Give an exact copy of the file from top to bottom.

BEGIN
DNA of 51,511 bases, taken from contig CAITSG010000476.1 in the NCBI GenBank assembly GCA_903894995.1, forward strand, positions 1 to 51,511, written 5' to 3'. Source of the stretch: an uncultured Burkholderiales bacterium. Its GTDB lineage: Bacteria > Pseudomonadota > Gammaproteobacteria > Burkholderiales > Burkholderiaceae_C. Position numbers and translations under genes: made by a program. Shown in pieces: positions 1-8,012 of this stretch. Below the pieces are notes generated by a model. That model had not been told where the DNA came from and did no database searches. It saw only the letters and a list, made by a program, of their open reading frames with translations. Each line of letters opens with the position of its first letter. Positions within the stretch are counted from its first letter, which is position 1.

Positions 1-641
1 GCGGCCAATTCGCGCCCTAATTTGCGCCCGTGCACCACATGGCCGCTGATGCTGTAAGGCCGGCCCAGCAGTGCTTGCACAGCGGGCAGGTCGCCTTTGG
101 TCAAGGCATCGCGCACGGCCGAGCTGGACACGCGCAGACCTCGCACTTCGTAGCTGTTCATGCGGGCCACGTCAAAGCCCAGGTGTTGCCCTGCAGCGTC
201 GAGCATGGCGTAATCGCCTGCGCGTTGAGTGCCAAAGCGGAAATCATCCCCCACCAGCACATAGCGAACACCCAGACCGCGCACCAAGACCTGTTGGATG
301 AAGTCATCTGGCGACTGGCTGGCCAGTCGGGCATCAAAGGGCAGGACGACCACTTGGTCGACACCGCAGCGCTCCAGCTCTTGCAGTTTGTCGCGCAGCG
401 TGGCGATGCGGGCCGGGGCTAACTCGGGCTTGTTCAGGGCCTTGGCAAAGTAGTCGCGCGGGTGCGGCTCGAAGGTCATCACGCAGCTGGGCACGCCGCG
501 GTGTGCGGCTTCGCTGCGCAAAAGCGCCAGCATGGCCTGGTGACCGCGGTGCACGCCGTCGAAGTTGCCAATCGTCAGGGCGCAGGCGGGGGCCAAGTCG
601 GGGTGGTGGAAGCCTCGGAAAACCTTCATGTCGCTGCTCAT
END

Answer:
DNA of 51,511 bases, taken from contig CAITSG010000476.1 in the NCBI GenBank assembly GCA_903894995.1, forward strand, positions 1 to 51,511, written 5' to 3'. Source of the stretch: an uncultured Burkholderiales bacterium. Its GTDB lineage: Bacteria > Pseudomonadota > Gammaproteobacteria > Burkholderiales > Burkholderiaceae_C. Position numbers and translations under genes: made by a program. Shown in pieces: positions 1-8,012 of this stretch. Below the pieces are notes generated by a model. That model had not been told where the DNA came from and did no database searches. It saw only the letters and a list, made by a program, of their open reading frames with translations. Each line of letters opens with the position of its first letter. Positions within the stretch are counted from its first letter, which is position 1.

Positions 1-641
1 GCGGCCAATTCGCGCCCTAATTTGCGCCCGTGCACCACATGGCCGCTGATGCTGTAAGGCCGGCCCAGCAGTGCTTGCACAGCGGGCAGGTCGCCTTTGG
101 TCAAGGCATCGCGCACGGCCGAGCTGGACACGCGCAGACCTCGCACTTCGTAGCTGTTCATGCGGGCCACGTCAAAGCCCAGGTGTTGCCCTGCAGCGTC
201 GAGCATGGCGTAATCGCCTGCGCGTTGAGTGCCAAAGCGGAAATCATCCCCCACCAGCACATAGCGAACACCCAGACCGCGCACCAAGACCTGTTGGATG
301 AAGTCATCTGGCGACTGGCTGGCCAGTCGGGCATCAAAGGGCAGGACGACCACTTGGTCGACACCGCAGCGCTCCAGCTCTTGCAGTTTGTCGCGCAGCG
401 TGGCGATGCGGGCCGGGGCTAACTCGGGCTTGTTCAGGGCCTTGGCAAAGTAGTCGCGCGGGTGCGGCTCGAAGGTCATCACGCAGCTGGGCACGCCGCG
501 GTGTGCGGCTTCGCTGCGCAAAAGCGCCAGCATGGCCTGGTGACCGCGGTGCACGCCGTCGAAGTTGCCAATCGTCAGGGCGCAGGCGGGGGCCAAGTCG
601 GGGTGGTGGAAGCCTCGGAAAACCTTCATGTCGCTGCTCAT